District staff can submit requests to the city for any summer programming needs, she added.
Training crossing guards is a multi-step process with potential applicants undergoing a background check, an in-person training on safety protocols, policies and procedures, and an in-person training at various intersections to learn safety protocols before being placed at their actual site, Lindstrom said.
“[This service] is really to assist children and families getting safely to and from school at both morning arrival and afternoon dismissal time to meet the needs of the community,” Lindstrom said.
According to Deputy Natalie Arriaga, spokeswoman for the Santa Clarita Valley Sheriff’s Station, deputies do their best to maintain safety around schools, too.
“We do have our school resource officers on campuses, and they do monitor a lot,” Arriaga said. “They’re assigned to high schools and junior high schools. We have our patrol deputies, who conduct patrol checks through the elementary schools as well.”
In addition, the station posted several social media messages informing the community about the start of the school year to encourage drivers to slow down and be more careful.
Michael Brown, a crossing guard at Oak Hills Elementary School, said his intersection is one of the busier ones — a four-way stop intersection with no traffic lights on Westridge Parkway.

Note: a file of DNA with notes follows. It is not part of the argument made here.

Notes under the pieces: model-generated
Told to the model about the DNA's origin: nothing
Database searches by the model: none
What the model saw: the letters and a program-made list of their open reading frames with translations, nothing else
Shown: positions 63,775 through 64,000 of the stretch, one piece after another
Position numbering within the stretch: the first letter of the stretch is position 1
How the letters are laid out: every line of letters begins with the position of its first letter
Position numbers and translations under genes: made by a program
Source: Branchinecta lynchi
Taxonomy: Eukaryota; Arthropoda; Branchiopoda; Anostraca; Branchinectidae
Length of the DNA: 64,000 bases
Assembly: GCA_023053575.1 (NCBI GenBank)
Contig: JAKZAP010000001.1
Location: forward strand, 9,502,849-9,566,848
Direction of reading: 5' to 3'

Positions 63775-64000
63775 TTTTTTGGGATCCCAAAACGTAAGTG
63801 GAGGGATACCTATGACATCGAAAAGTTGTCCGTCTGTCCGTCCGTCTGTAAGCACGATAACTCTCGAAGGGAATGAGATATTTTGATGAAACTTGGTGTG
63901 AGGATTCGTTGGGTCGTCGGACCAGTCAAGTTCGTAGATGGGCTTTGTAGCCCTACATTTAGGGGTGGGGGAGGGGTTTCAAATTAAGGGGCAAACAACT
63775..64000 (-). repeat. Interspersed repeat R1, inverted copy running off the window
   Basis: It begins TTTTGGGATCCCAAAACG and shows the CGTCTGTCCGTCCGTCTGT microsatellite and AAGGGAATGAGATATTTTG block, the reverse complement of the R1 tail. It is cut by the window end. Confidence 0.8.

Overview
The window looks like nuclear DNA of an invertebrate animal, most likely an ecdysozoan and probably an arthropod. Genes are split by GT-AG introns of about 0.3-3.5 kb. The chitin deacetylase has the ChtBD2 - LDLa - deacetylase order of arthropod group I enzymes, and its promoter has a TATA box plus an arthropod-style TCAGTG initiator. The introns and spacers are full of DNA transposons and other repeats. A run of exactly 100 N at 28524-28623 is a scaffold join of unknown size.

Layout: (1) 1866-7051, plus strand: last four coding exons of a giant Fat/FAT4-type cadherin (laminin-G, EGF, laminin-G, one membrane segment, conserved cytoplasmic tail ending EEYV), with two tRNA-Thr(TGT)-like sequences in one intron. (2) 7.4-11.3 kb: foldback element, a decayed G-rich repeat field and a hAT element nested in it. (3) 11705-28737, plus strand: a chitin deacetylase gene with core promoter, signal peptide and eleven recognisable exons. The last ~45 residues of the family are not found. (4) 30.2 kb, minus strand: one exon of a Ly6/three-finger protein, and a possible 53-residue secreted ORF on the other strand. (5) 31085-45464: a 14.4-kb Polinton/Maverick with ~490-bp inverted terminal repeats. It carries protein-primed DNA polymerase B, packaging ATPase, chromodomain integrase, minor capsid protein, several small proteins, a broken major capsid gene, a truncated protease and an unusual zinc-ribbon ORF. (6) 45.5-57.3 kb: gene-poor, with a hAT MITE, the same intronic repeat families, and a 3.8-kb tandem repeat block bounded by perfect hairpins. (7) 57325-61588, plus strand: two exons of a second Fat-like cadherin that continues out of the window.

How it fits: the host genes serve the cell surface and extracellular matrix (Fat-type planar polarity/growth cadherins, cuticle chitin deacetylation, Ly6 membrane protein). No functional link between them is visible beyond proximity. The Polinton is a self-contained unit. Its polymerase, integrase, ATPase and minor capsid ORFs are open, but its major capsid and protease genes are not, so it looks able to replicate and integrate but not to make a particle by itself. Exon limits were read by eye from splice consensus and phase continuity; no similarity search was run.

“No, I haven’t seen [any major incidents], and I find for the most part that parents are very helpful,” Brown said.
However, he noticed that drivers are more distracted these days.
“I’ve actually been in the intersection with my stop sign in the air and had drivers go through the intersection,” Brown said. “That’s something that can’t be tolerated. People need to be extra, hyper vigilant about obeying traffic law and watching for kids.”
The first couple of weeks of school are a little rough, he added, as parents are getting used to the protocols for certain intersections.
“There’s a lot of new parents bringing their kids to school for the first time,” Brown said. “They’re a little confused or don’t necessarily know where to go, so it takes a couple of weeks for them to get dialed in. Once that happens, things go a lot smoother.”
Both Brown and Heffernan shared the sentiment that with school starting up again, safety is a high priority, and in doing so, they build relationships with kids and students.
“You get to know the kids after a while, and for whatever reason, they’ll signal you out or they’ll catch your eye,” Brown said. “I always try to be sociable with the kids to a reasonable degree.”
“They have to know that I’m the authority in that intersection when I’m there.”
Heffernan said keeping kids safe at schools is a team effort and everyone in ensuring the safety of students does a wonderful job.
“We all care, a lot of the crossing guards are grandparents, parents, or people who’ve been in the school system before, and we all care. We just want the kids to be taken care of, be part of our community and give back,” Heffernan said.